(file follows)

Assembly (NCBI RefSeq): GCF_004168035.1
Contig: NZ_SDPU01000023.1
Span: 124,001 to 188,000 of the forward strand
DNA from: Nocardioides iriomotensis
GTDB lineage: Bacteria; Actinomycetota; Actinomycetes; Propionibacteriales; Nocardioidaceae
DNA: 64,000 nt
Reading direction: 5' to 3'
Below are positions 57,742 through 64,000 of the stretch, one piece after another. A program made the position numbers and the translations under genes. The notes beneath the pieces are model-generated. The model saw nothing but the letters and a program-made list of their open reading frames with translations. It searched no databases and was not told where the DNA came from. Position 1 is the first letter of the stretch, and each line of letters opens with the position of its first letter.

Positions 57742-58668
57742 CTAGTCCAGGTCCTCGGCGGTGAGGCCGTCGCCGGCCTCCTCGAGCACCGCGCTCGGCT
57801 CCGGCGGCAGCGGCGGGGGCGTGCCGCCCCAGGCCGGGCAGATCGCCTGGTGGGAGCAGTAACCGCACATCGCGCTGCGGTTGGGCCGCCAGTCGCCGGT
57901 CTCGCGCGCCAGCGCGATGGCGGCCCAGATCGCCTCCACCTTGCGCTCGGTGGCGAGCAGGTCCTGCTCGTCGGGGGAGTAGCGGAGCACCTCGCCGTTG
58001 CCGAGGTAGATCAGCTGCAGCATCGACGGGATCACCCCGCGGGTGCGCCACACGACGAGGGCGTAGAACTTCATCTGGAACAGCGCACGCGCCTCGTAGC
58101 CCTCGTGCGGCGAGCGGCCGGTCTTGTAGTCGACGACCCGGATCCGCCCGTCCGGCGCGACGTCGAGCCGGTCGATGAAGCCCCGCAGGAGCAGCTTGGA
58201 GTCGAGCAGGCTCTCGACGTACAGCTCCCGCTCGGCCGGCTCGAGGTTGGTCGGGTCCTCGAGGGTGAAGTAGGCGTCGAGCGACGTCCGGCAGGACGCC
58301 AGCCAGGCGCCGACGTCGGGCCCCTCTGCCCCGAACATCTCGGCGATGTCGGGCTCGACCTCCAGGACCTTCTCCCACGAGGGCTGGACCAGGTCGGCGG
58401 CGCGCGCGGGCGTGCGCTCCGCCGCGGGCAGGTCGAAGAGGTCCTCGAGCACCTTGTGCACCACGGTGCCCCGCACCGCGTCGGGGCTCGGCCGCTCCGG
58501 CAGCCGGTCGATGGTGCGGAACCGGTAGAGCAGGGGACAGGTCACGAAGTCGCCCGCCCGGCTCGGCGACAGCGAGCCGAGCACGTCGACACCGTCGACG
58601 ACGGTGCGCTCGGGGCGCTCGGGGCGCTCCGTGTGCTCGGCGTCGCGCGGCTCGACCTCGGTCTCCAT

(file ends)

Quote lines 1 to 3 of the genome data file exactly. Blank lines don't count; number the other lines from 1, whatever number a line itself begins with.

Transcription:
Assembly (NCBI RefSeq): GCF_004168035.1
Contig: NZ_SDPU01000023.1
Span: 124,001 to 188,000 of the forward strand